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Less time, more questions for Common Core Assessments

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Students taking the Common Core Assessments, which align education standards throughout the country, are getting a rude awakening.

Area educators say time management was a common issue for elementary and middle-school students who took the new, more rigorous Common Core English assessments last week.

The assessments, in third to eighth grades this year, will be used in part to grade teachers on their annual professional performance reviews.

“Some of the kids in the class talked about how long it was, or said, ‘I didn’t finish. Did you finish?’” Carthage Middle School fifth-grade English teacher Stacy R. Doldo said.

She said fifth-graders had 90 minutes on Wednesday to finish booklets two and three, which were composed of five passages with seven questions each, three short responses and an essay, with no break between them.

This year’s test is more rigorous and has more questions than prior assessments.

“Some of these kids are 10 and 11 years old and looking at the clock,” Mrs. Doldo said. “They’re anxious.”

She said many children did not have time to plan out their essays before writing them, which is the way they are taught to write in class.

For several weeks, Mrs. Doldo and fellow fifth-grade English teacher Jeffrey R. Ventiquattro prepared their students by outlining what might be on the test. They also had some timed activities to get students used to completing their work faster.

“We felt we needed to give them a heads-up so they wouldn’t feel totally overwhelmed,” Mr. Ventiquattro said. “I feel that the length really wore on the students.”

Mrs. Doldo said she worries that students will be too worn out to take the math assessments.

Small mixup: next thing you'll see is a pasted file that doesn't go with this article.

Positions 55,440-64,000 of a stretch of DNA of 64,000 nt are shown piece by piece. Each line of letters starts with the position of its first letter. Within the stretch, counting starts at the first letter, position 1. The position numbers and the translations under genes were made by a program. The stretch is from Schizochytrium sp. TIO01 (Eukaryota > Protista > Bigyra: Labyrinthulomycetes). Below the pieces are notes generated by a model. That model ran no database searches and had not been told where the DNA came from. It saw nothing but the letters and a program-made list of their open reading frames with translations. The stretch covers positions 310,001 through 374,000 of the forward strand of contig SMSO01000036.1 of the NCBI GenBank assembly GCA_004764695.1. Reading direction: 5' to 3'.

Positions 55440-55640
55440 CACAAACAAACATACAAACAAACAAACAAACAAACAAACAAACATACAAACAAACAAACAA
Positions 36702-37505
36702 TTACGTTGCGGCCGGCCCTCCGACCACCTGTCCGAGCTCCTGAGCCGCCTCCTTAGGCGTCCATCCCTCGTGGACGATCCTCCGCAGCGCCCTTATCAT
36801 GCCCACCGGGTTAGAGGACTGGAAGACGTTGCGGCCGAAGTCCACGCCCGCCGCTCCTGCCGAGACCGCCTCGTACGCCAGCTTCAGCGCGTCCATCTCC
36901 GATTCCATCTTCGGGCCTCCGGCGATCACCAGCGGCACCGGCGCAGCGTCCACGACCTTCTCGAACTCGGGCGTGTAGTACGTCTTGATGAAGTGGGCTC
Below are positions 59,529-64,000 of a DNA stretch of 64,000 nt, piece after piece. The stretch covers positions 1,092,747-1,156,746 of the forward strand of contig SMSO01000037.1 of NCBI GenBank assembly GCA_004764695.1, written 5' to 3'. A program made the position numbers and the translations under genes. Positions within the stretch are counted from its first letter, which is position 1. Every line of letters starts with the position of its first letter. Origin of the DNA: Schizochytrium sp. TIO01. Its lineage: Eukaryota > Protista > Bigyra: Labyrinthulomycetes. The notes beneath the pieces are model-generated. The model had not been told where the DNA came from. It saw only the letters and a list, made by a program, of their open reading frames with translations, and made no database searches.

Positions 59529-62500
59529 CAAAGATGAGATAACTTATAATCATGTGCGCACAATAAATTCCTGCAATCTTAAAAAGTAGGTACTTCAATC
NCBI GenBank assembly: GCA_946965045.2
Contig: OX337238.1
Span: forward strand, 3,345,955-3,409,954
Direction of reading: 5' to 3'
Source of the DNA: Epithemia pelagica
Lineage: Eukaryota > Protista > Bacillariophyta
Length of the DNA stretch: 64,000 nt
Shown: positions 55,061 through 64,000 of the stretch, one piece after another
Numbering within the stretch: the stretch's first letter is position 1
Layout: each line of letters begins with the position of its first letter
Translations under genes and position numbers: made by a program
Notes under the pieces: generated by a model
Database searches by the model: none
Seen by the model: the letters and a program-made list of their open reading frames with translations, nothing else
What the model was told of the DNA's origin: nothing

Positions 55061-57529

Pamela L. Knight, principal of Evans Mills Primary School in the Indian River Central School District, said her teachers debriefed her about the English language test Friday morning.

“The time allotment really didn’t match the rigor of the test,” Mrs. Knight said.

Third-graders had 70 minutes to finish book one and 70 minutes to complete books two and three.

Mrs. Knight said 15 of the 89 students tested did not finish the exam. She said that when she was in the cafeteria last week, she heard high-achieving students who typically test well say that they did not have time to double-check their answers.

Last year, third-graders had 90 minutes to finish less rigorous assessments.

“One of the responses last year was that it was too long to sit through,” Mrs. Knight said. “This year, they could have used it because of the content of the test.”

Mr. Ventiquattro said that as long as the state is consistent with its assessments, teachers will be able to shift their teaching to prepare students better.

“The unfortunate thing is that more and more teachers will unfortunately be teaching for the test,” he said. “Timing takes away from teaching creativity.”

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